No police officer sent after Lancashire break-in

Walton-le-Dale cricket club
Image caption The cricket club break-in was classed as "minor crime"

The chairman of a Lancashire cricket club has said he was "amazed" police did not send an officer to a break-in at the team's clubhouse.

Mike Inkley, from Walton-le-Dale Cricket Club, said he was directed to a call centre to give a statement.

Lancashire Police said they now handle "minor crime" by telephone as part of savings of over £43m.

The force said that a victim of crime would always be seen by an officer if they requested it.

The club confirmed nothing was stolen during the break-in, but a steel door was kicked from its hinges and cricket equipment was left scattered in the building.

Mr Inkley said: "The first thing I did was to call the police and I expected that an officer would call out to see us, we have a community police officer for this area.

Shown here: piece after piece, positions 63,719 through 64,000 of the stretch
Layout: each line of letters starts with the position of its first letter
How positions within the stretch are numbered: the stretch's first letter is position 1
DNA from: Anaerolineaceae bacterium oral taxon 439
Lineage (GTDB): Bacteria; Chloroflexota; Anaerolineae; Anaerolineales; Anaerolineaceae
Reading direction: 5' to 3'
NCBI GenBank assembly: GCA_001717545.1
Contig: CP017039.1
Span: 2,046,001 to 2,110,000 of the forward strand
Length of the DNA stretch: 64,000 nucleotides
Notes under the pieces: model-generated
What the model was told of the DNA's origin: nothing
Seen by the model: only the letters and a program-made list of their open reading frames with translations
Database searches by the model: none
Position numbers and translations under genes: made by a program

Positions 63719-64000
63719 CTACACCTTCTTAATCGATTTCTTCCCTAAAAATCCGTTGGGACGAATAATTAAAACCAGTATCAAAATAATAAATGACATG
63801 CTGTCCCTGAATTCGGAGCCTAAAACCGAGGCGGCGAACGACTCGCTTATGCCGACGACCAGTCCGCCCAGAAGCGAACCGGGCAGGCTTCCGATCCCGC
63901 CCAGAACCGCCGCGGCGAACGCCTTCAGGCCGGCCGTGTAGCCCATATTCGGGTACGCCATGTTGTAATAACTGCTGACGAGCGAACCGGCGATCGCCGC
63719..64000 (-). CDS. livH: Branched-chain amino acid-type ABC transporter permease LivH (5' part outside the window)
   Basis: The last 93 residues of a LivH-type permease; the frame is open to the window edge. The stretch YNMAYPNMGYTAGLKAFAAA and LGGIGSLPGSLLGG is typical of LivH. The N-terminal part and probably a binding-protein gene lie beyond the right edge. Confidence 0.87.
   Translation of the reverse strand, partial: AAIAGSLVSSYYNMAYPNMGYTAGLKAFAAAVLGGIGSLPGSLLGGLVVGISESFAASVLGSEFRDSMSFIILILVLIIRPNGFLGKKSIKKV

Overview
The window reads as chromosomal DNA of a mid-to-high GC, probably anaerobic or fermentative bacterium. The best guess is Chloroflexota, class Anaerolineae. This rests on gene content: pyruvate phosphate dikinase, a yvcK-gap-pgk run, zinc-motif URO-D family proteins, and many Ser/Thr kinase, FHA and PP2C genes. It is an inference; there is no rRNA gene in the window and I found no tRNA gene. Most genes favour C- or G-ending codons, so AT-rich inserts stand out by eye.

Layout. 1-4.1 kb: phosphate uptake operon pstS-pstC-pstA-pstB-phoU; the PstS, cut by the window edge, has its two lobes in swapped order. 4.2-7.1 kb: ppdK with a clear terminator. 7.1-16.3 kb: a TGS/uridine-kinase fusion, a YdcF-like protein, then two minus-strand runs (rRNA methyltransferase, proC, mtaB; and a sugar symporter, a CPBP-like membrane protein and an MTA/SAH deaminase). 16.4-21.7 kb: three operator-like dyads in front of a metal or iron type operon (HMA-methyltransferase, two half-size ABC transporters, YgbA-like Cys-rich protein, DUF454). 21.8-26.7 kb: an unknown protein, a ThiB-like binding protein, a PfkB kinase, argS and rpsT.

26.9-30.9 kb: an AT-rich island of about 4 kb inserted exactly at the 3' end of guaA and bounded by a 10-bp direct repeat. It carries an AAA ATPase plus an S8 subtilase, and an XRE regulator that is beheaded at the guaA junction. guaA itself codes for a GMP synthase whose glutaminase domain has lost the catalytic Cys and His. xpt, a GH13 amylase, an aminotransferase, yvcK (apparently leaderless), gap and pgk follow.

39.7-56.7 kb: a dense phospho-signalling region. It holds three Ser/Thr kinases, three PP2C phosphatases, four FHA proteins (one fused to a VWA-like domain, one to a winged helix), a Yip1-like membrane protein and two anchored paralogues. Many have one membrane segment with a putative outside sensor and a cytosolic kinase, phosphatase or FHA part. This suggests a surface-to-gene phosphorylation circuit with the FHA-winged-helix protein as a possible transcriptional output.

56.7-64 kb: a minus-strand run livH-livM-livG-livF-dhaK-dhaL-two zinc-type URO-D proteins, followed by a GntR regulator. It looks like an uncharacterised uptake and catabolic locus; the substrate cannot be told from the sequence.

"I was told there was a telephone call centre which would take a statement but nobody would turn up.

"I think a big chunk of what the police do is all about reassuring the public and being told someone will ring you in the next few days to take a statement doesn't do that."

'Victim of crime'

A police spokesman said "every aspect of the organisation" has been subject to a review in a bid to make savings of £43m over four years.

One of these changes was the introduction of a Telephone Investigation Unit (TIU) to manage minor crime.

He said: "Where further investigation is needed, the incident will be passed to a local officer who will make an appointment to attend the address and where a victim is insistent that they want to see an officer then one will attend.

"In relation to the break in at the cricket club, initially the victim was told that we would not be able to attend but that is not the case. If a victim of crime wants us to deploy to the scene then we will."

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